Owner #2/current owner drives the car very gently. They'll annoy you if they're in front of you and you want to exceed the speed limit. ?

One of my major observations is that the coils were likely borderline a long, long time ago. I suspected them a year ago but they tested within FSM spec. The last year of experience has made clear to me that they should have been replaced when I got my hands under the hood of the car 12+ months ago. The longevity of coil packs is not an area of strong familiarity of mine, but based on what I've seen in this car I'd probably be replacing them anywhere between the 60K and 100K mark on general principle, subject to whatever more data might suggest is the best swap time.

I think there may have been a P0420 when I first got my hands on the car, which pointed immediately to O2 sensors; but the car was well above 100K miles at that time so no big surprise there, and swapped both sensors out.

The biggest behavioral improvement in the car, even despite the P2191, came from changing the plugs (Jan 2019) and then from changing the coils (late 2019) and then from changing the plugs again (the last set was definitely unhappy from the aged coils).

I suspect the car can and will do well if well-cared for, especially if the oil changes are using synthetic; and even if not cared for it looks like what you end up with on your hands is a certain kind of general weirdness instead of some sort of clear kaboom. I'm definitely annoyed by the P2191's persistence, but when the CEL is not in the way the car is a reasonably peppy little thing. My hope is that the last problem will turn out to be an exhaust leak -- at that point the story begins and ends with "you needed to fix the leak, replace the duh-they're-old O2 sensors, replace the old coils, and replace the plugs that got jazzed by the combination of leak-driven fuel dumping and old coils."

Just my $0.02 and best guesses, we'll see if it pans out.
 

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Discussion Starter #35
All: just added to the thread title (so it will help any readers if this mystery gets sorted) that the car hunts at idle when in D or R. Does it a little bit in P as well, but it's most noticeable in D and R. It's also better after code clearing; at first start it will bounce a little, stabilize, but will return as part of routine behavior after a couple of drives.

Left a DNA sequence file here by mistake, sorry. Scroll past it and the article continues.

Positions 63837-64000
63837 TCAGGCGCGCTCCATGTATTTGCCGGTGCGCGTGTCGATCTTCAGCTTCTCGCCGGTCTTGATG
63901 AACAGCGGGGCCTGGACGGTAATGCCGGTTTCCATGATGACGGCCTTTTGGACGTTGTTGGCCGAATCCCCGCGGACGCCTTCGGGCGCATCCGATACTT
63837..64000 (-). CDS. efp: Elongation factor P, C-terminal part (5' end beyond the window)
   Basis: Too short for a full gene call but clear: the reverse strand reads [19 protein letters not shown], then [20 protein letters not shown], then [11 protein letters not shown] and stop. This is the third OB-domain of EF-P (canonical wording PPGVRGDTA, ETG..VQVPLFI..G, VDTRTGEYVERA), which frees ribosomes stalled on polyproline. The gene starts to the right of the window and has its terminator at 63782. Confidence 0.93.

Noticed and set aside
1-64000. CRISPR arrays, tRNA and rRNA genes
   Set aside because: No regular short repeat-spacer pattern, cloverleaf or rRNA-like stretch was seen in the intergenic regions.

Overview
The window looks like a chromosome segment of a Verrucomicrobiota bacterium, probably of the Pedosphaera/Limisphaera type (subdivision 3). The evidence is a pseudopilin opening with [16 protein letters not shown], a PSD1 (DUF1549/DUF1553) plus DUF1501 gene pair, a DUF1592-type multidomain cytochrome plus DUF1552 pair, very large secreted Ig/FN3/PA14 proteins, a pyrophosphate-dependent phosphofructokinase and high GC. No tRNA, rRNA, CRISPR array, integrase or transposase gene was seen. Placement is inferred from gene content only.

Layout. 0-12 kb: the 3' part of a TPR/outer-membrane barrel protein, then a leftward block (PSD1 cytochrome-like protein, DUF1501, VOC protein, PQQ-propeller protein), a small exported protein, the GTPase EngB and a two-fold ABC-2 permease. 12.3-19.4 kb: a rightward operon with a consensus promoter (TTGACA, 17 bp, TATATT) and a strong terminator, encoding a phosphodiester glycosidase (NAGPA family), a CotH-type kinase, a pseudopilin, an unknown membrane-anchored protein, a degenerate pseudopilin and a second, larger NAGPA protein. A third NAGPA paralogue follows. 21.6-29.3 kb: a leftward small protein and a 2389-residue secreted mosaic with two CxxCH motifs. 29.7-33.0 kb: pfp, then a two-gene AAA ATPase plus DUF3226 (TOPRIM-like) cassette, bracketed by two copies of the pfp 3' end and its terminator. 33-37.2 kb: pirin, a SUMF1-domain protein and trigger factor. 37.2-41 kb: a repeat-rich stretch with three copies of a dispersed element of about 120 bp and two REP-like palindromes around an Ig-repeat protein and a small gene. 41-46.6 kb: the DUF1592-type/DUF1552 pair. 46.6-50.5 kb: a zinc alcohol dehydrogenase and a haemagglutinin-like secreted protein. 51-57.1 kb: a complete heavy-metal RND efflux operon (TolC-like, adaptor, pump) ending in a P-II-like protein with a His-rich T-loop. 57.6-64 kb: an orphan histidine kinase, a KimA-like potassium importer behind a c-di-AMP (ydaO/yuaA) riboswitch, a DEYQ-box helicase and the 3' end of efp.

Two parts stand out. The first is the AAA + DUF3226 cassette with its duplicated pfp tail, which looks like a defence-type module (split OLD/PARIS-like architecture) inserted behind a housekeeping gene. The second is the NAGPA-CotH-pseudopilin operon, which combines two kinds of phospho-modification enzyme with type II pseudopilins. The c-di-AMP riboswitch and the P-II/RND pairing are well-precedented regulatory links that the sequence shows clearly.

Given the whole fuel trim angle I'm not too surprised by the hunting, but anyway, FYI.
 

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That's what I mean. I use official Hyundai filters, traditional oil (Quaker State 5/20), and change every 6 months or 2500 miles. If there were a way to survey a sizable group of RB owners about these things (and whether they experience certain common issues), I bet something common would show up.

EDIT: I haven't had a single ECU update (since I got my 2013 in August 2012).
This is probably one of the best sites on the Internet for car info. Bob Is The Oil Guy | The Internet's Number One Motor Oil Site
 

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Idle on ECT engines is done mostly with timing. If the throttle body motor is not operating smoothly the ECU will use timing to try and control rpms. If youwatch the timing values while it is hunting for idle and they are swing back and forth then it is a throttle plate/motor problem. Could just be a dirty throttle body. My Gen Coupe did this, the idle would go up and down and finally stay high. It set a code after it got really bad. But it was easy to clean.
 

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Discussion Starter #38
Idle on ECT engines is done mostly with timing. If the throttle body motor is not operating smoothly the ECU will use timing to try and control rpms. If youwatch the timing values while it is hunting for idle and they are swing back and forth then it is a throttle plate/motor problem. Could just be a dirty throttle body. My Gen Coupe did this, the idle would go up and down and finally stay high. It set a code after it got really bad. But it was easy to clean.
Ah, cool. Good to know. If the hunting persists after I've found the hypothetical exhaust leak and hypothetically killed the P2191, I will look into this. Not that I don't want to check out the throttle, but definitely trying to stick to tweaking one thing at a time. Very helpful (again!) -- thank you.
 

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the car can and will do well if well-cared for, especially if the oil changes are using synthetic;